Glimpse the Most Well Preserved Ancient Dwellings in the Southwest
When we think of caves, we think of a variety of things. The dark. Grizzly bears in the middle of hibernation. Maybe even the Batmobile. We might also think of geological formations, things like the stalagmites we learned about in high school biology when we were sort of paying attention as the teacher babbled on.
But, despite our preconceived notions, caves aren’t always the dark, scary places we’ve painted them to be. This is especially true when they’re located in Arizona. Situated in a canyon, the caves of Arizona are both small and large caverns that have served many purposes over the years. They’ve even served as houses to ancient people.
Century-old dwellings where ancient Puebloans once lived are located throughout Arizona, as well as other places in the Southwest United States. Some of the best preserved of these dwelling sit inside of the Navajo National Monument, a national monument on 360 acres located near the city of Kayenta.
The Navajo National Monument is nestled inside Tsegi Canyon, on a road between Monument Valley and Tuba City. Here, three old ruins are most famous, including Keet Seel. Inside the canyon, Keet Seel sits within a shallow cave. It is named for the Navajo word “Pottery Sherds” and it turns out the name is apt: pottery shards are found everywhere in the area. Some people also translate the words “Keet Seel” to mean “broken house.”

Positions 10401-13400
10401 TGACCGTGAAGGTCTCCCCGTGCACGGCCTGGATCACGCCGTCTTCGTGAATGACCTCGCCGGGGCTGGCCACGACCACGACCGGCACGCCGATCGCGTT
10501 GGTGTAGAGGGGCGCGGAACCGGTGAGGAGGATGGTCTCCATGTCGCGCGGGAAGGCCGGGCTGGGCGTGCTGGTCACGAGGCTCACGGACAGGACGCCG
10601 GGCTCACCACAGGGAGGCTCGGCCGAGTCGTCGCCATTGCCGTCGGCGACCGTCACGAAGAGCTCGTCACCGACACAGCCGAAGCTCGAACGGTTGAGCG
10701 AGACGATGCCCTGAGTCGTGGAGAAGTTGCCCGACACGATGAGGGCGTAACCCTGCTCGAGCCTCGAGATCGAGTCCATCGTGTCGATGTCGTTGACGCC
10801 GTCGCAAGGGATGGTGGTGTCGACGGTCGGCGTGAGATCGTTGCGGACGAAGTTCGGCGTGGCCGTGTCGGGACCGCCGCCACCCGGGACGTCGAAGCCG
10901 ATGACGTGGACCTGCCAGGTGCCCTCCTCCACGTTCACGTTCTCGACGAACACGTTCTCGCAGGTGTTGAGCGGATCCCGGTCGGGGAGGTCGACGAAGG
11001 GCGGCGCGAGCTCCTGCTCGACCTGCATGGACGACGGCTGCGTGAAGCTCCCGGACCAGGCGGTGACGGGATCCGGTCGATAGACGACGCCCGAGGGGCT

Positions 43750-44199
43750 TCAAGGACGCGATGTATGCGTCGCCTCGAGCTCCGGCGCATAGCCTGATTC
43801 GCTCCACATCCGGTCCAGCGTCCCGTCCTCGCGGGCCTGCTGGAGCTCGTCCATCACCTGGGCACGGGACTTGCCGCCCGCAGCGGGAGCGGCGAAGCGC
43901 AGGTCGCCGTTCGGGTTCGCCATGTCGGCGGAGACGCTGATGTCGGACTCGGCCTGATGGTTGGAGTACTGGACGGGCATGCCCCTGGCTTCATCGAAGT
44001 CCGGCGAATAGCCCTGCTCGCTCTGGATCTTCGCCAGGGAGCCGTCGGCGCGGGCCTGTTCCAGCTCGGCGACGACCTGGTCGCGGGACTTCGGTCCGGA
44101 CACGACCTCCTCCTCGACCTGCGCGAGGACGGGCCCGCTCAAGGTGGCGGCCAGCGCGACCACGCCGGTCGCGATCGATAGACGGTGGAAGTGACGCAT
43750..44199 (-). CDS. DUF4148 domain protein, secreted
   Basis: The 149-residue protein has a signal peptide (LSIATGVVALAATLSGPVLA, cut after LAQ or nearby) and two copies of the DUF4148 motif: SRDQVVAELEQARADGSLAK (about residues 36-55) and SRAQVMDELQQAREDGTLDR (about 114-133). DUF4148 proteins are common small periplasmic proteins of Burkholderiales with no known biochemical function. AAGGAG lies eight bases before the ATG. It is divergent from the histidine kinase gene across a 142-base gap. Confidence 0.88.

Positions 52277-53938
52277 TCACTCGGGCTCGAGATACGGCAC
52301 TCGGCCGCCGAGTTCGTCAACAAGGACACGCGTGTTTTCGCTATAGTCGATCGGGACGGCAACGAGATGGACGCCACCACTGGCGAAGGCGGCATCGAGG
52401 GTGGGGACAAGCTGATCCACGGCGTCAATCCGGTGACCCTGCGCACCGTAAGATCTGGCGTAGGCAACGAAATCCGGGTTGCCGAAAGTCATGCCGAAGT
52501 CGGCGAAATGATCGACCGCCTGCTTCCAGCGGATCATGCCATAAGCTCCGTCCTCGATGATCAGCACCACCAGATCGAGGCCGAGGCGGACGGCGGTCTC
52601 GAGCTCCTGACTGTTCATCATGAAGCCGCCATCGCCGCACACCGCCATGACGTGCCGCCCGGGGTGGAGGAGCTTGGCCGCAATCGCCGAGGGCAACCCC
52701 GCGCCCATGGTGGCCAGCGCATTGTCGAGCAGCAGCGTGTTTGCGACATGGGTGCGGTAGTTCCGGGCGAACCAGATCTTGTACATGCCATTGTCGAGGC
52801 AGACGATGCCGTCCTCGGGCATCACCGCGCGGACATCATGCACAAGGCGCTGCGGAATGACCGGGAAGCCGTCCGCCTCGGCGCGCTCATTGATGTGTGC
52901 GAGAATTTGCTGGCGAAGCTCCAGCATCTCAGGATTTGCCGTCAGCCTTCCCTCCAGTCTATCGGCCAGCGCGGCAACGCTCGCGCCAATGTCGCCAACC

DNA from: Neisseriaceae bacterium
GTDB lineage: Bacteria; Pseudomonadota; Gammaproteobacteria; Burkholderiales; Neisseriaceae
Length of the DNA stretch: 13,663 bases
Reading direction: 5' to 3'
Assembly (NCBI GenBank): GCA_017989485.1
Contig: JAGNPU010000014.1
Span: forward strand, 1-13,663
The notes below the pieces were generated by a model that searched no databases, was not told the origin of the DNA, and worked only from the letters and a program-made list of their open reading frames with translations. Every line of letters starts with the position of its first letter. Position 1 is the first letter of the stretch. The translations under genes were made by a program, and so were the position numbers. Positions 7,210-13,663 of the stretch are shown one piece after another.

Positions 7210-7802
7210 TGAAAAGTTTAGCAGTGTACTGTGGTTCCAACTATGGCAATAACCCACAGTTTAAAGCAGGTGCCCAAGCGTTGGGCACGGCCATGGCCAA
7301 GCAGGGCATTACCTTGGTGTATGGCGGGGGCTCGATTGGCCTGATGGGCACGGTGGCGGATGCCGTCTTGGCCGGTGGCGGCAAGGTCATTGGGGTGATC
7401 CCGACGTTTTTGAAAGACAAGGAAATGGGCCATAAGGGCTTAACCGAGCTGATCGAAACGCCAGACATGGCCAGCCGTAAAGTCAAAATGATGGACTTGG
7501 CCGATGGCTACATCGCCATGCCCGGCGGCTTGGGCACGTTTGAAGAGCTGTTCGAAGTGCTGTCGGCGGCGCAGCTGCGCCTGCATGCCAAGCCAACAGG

To get here, hikers must travel 17 miles round trip on a guided tour. Some of the more daring hikers (or the more crazy hikers) make the trip in one day, but most opt to stay overnight, stopping in the middle. The hike is often difficult, with a steep walk down the canyon and several rough switchbacks hikers must maneuver.
Certain parts of the trail even contain quicksand. It may sound scary, but it turns out quicksand isn’t as dangerous as the movies have taught us: the odds of it sucking you into the ground are pretty nonexistent. Rather, the danger exists in its ability to disturb things like bridges and roads and cause them to collapse. Of course, you can technically get stuck inside of it, but you probably won’t wake up inside the Pacific Ocean.
The hike eventually takes you to the ruins and gives a glimpse of what life would have been like inside an ancient dwelling. The area also features a visitor center (with a museum), two self-guided mesa top trails, two campgrounds, and a picnic area for anyone who wants to grab a bite.
These dwellings go all the way back to around the 13th century and historians and anthropologists consider them the most well-preserved ruins in the region. This is likely due to the climate: the extremely dry weather allows preservation where rain would wash it away. It’s also among the largest of the dwellings: for roughly two decades, it housed around 150 people belonging to the Anasazi nation.
Certain parts of the grounds are off-limits to the public, helping to preserve the beauty even longer.